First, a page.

Format: Paperback Vine Customer Review of Free Product
Hard enough to realize that everything I have will eventually be taken away, that my body will age and die, that nothing is permanent--but then I always have my self, that immutable, indestructible core of my identity. Right? Wrong. Buddhism teaches that there is no permanent "self" after all, and that clinging to that concept is a cause of great suffering. Such is the major thesis of Bodhipaksa's book, and he fleshes out this teaching in great depth. He also gives a variety of suggestions for assimilating and living this truth, leading to a great sense of liberation.

Well, it's a challenge, but the author does a masterful job of explaining his points with great wit and verve and overwhelming scholarship. He uses Buddhist texts and abundant scientific research, in the fields of neurobiology, genetics, psychology and more. Much more. It's a treasure-house of cutting edge information. The book may not get you to enlightenment, but it will get you thinking and reevaluating some of your most cherished understandings.

Bodhipaksa writes in an easy, flowing style, at times a little long-winded, and sometimes repetitious. Still, he has digested so much scientific research and presents it so well, that you have to keep reading. He even tells a little (too little) about himself and his own spiritual search. He includes full citations for the research he uses, and also includes suggestions for the readers' own spiritual practice. If you're interested in what a contemporary spiritual master has to teach, this may be just the book for you. I recommend it. Reviewed by Louis N. Gruber.
4 of 4 people found the following review helpful
Powerful insights and wise counsel March 29 2011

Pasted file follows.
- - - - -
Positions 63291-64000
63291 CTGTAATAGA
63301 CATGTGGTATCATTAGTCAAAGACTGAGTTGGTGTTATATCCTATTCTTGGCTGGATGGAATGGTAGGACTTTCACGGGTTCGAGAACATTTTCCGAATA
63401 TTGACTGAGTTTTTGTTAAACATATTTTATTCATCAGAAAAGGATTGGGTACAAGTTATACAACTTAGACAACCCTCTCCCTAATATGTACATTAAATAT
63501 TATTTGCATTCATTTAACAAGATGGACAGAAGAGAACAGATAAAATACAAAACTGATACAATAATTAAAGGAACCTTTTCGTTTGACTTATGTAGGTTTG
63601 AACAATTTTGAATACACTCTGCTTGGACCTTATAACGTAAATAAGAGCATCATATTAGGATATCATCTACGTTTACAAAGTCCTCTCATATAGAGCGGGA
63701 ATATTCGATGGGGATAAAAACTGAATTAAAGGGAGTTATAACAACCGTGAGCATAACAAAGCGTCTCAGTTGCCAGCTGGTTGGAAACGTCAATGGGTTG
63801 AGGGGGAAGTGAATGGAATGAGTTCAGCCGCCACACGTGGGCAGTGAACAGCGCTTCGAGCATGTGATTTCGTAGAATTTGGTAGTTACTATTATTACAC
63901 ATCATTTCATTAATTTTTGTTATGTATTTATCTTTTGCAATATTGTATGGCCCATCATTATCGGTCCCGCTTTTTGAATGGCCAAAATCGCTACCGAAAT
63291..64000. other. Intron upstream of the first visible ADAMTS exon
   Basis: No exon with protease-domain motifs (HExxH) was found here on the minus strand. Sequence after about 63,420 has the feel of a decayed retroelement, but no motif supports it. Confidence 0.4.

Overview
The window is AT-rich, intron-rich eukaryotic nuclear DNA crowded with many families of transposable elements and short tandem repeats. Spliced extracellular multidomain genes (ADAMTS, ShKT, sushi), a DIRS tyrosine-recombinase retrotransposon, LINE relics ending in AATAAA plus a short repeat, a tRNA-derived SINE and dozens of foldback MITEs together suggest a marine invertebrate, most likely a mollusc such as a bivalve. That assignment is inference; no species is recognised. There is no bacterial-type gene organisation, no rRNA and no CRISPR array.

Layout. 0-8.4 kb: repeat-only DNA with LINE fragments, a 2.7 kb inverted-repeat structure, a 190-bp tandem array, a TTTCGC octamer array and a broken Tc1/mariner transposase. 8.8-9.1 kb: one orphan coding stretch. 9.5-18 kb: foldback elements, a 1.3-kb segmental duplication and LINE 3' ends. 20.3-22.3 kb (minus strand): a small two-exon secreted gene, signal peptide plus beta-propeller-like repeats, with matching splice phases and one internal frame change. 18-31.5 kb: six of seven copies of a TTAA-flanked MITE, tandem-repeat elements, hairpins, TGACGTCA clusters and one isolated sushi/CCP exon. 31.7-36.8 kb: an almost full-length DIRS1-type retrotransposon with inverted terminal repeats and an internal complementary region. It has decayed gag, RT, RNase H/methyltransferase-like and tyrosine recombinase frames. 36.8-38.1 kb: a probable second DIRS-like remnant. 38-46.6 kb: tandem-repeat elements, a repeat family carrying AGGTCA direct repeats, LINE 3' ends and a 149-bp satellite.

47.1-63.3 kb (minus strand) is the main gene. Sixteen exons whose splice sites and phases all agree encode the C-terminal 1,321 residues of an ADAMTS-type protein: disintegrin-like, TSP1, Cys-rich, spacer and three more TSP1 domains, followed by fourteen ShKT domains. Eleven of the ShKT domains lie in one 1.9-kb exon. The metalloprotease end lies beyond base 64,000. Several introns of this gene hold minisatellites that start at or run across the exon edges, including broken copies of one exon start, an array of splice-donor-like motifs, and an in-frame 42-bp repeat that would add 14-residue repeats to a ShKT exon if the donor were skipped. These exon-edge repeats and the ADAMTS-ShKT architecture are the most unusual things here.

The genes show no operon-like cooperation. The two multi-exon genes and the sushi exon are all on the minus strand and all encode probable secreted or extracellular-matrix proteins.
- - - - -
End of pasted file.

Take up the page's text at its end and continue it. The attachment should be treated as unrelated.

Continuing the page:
By Niki Collins-queen, Author - Published on
Format: Paperback Vine Customer Review of Free Product
Bodhipaksa (born Graeme Stephen in Scotland) says most of us fear thinking about impermanence and change. However our appreciation of life is enhanced rather than diminished when we experience the fragility of existence. His book "Living as a River: Finding Fearlessness in the Face of Change" is both an empowering guide and a meditative practice to manage our terror in a world of change.
Bodhipaksa says we think this thing called "self" is separate and permanent. To minimize fear we imagine ourselves as small islands of stability in the river of life. To find something unchanging and reliable we might cling to an ideology, a religious identity, a sense of belonging, a group, a nation, status, material possessions, approval, power or pleasure. It turns out these are not strategies for finding happiness, peace and security. They mostly impoverish and don't deliver the goods.
The solution says Bodhipaksa is to change the way we see ourselves. We are not separate. Like an eddy in a stream we appear to be separate but we are nothing more than a mass of eddies in other currents. We exist as the sum total of our relationships with a vast web of interconnected processes. Each of us is an ever-moving flow of matter and consciousness. Ninety percent of our body's cells are bacterial rather than human. Our entire physical being is made of material that was borrowed and will be returned to the outside world. Plants, animals, soil and rocks are made from material that was formerly part of our bodies. We could not have a conscious self without having encountered other conscious selves. Disconnected from the cycles of nature we believe we are one thing and nature another.